This year's Sunshine Day at Elon University is March 14.
Please join us for Sunshine Day from noon to 4 p.m. Wednesday, March 14 at Elon University in Oaks 212. Speakers will include veteran journalists from North Carolina and more than a dozen experts and advocates for open government, including our keynote speaker Barbara A. Petersen, the president of the First Amendment Foundation. We encourage citizens, journalists, government employees, librarians, lawyers, public officials, anyone and everyone to attend.
Sunshine Day 2012 Program
11:30 a.m.: Registration
Noon: Lunch and Keynote
- Welcome from Rick Willis, NCOGC president
- Keynote speech from Barbara A. Petersen, president of the First Amendment Foundation.
1 p.m.: When Government Gets It Right
- Moderator: Sue Rowland, Town of Cary clerk
- Panelists: Harold Weinbrecht, Town of Cary mayor; Annette Privette-Keller, communications director for the Town of Matthews; Lee Yount
1:30 p.m.: Strengths and weaknesses of the NC public records law
- Moderator: Cathy Packer, W. Horace Carter Distinguished Professor at the UNC School of Journalism
- Panelists: Fleming Bell, professor of public law and government in the UNC School of Government; Hugh Stevens, attorney and NCOGC immediate past president; Tom McCormick, Raleigh city attorney; Fred Clasen-Kelly, Charlotte Observer reporter
2:45 p.m.: Companies and Private Citizens Seek Public Records. How Well Does Government Respond?
- Moderator: Matthew Eisley, manager of strategic communication at Smith, Anderson, Blount, Dorsett, Mitchell & Jernigan in Raleigh
- Panelists: Hardy Lewis, Blanchard, Miller, Lewis & Isley in Raleigh; Gregg Stahl, senior deputy director of the N.C. Administrative Office of the Courts; Becky Strickland, former Summerfield town council member; Vernon Glenn, Clore Law Group in Charleston, S.C.
Fleming Bell joined the School of Government (then the Institute of Government) in 1982. Prior to that, he worked as a city-county planner in Rockingham and Richmond County, North Carolina. Bell is a member of the Continuing Legal Education Committee of the NC Bar Association, and he has served since 2005 as a gubernatorial appointee to the NC General Statutes Commission. His publications include Ethics, Conflicts, and Offices: A Guide for Local Officials; County Government in North Carolina (co-editor); Construction Contracts with North Carolina Local Government; procedure handbooks for city councils and small local government boards; and articles on citizen participation in board meetings and other topics. Bell earned a BA and JD from Duke University, where he was elected to Phi Beta Kappa and was first in his law school class. He also holds a master’s degree in regional planning from the University of North Carolina at Chapel Hill.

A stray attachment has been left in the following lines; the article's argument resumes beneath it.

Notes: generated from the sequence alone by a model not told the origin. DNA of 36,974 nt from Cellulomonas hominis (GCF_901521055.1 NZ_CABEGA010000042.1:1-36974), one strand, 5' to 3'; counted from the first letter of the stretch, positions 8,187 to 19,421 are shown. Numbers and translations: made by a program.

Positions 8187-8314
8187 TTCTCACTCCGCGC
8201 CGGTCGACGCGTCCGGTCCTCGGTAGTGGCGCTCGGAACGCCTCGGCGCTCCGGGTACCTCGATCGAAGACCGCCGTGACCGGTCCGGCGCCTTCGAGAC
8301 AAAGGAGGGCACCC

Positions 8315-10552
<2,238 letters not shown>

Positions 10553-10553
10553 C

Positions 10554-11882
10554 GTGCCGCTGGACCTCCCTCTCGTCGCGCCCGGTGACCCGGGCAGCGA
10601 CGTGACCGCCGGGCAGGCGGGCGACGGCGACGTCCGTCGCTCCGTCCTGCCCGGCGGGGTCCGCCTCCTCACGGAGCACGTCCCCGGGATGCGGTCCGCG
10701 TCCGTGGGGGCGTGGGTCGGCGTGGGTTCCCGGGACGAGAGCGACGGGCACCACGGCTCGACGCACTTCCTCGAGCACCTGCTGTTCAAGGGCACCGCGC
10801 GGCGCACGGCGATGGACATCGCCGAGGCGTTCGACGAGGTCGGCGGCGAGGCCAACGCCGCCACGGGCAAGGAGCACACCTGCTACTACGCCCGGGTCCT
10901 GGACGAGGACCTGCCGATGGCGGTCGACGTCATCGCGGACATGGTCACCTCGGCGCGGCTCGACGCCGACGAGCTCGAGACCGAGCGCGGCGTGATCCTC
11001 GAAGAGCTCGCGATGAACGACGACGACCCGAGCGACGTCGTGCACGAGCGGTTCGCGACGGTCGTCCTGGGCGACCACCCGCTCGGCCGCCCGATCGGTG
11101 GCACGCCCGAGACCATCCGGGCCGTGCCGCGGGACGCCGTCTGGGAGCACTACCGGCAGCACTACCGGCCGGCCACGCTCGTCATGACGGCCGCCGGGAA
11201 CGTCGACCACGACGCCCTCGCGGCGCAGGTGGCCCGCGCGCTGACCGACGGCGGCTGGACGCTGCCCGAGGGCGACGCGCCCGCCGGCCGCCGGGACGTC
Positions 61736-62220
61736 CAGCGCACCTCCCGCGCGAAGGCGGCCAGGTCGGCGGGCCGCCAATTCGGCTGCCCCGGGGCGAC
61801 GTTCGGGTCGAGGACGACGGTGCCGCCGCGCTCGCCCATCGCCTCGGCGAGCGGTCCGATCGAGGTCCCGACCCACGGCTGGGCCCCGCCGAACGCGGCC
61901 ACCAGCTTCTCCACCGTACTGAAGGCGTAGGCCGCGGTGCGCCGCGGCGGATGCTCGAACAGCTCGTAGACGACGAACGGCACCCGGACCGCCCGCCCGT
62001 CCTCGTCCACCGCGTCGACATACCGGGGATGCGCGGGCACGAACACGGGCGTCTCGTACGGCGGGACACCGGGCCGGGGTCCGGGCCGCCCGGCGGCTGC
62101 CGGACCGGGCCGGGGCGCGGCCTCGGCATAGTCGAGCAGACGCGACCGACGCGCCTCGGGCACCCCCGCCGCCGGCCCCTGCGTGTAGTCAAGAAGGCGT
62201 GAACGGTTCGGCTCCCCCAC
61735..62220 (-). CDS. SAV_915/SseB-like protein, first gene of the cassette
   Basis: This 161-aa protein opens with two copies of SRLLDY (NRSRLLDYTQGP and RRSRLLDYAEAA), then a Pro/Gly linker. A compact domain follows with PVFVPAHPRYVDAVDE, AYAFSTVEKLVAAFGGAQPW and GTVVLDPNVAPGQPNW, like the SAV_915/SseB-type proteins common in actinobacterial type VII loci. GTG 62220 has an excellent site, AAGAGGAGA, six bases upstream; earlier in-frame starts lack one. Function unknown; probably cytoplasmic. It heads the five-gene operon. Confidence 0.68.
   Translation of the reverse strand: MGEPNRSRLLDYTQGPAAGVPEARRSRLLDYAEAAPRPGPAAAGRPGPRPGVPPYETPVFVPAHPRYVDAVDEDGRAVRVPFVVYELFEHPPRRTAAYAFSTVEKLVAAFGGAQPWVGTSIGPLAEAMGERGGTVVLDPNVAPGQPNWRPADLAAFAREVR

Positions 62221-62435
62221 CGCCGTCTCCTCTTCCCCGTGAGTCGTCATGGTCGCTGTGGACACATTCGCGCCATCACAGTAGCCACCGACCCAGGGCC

Annette Privette Keller is the communications director/assistant to the manager for the Town of Matthews. Keller has implemented internal/external communications and crisis management. Executed award winning Town Branding Process. Liaison with community groups and government partners. Achieved team management projects; such as budget, capital improvement plan, Customer Service & Wayfinding Initiatives, all which encompass Town services and departments. Executed successful Social Media, website redesign and the MyMatthews Application. Continued positive relationships with local and national media professionals.
Fred Clasen-Kelly, 39, has worked at The Charlotte Observer as a general assignment reporter since 2005. He has twice been a part of reporting teams that have won the Senator Sam Open Government reporting award, including this year’s prize for a series stories on the state’s new personnel records law. Prior to working for the Observer, he worked for three years as a police and federal courts reporter for The Indianapolis Star. He also worked for eight years for his hometown newspaper in Saginaw, Michigan, The Saginaw News. He is graduate of Central Michigan University.
Hardy Lewis is a lawyer with Blanchard, Miller, Lewis & Isley in Raleigh. He grew up in Fayetteville and went to college at Notre Dame, where he graduated in 1987. After a year spent repossessing cars in Chicago, he went to law school at Chapel Hill, where he graduated in 1991. After the bar he went to work at the Raleigh firm of Tharrington, Smith & Hargrove, becoming a partner in 1997. There his practice was concentrated in criminal and civil trials and appeals, as well as alcoholic beverage regulation. Mr. Lewis joined his current firm at the end of 1999, and his practice now is focused on complex tort litigation, business and construction litigation, and constitutional litigation. His criminal practice is mostly white collar and federal grand jury representation, along with death penalty postconviction work. He maintains an extensive alcoholic beverage regulation practice, concentrating on representation of craft brewers and the retail tier. Mr. Lewis has maintained a continuing interest in cases affecting matters of public policy. These include a successful suit to declare unconstitutional a governor’s diversion of $130 million of employer contributions from the Teachers’ and State Employees’ Retirement System, arguing as amici curiae counsel for a bipartisan group of legislators challenging a governor’s incursion into the legislative budget making function, lethal injection litigation in federal, state and administrative courts, and a recent jury trial in Chicago under the Illinois Sexually Violent Persons Act. With regard to the North Carolina Public Records Act, Mr. Lewis was lead appellate counsel in State Employees Ass’n of NC v. Dept. of State Treasurer, 364 N.C. 205 (2010). John Bussian, an attorney for the North Carolina Press Association and the North Carolina Association of Broadcasters, called the decision “the most important statement by the North Carolina Supreme Court on open government in 20 years.”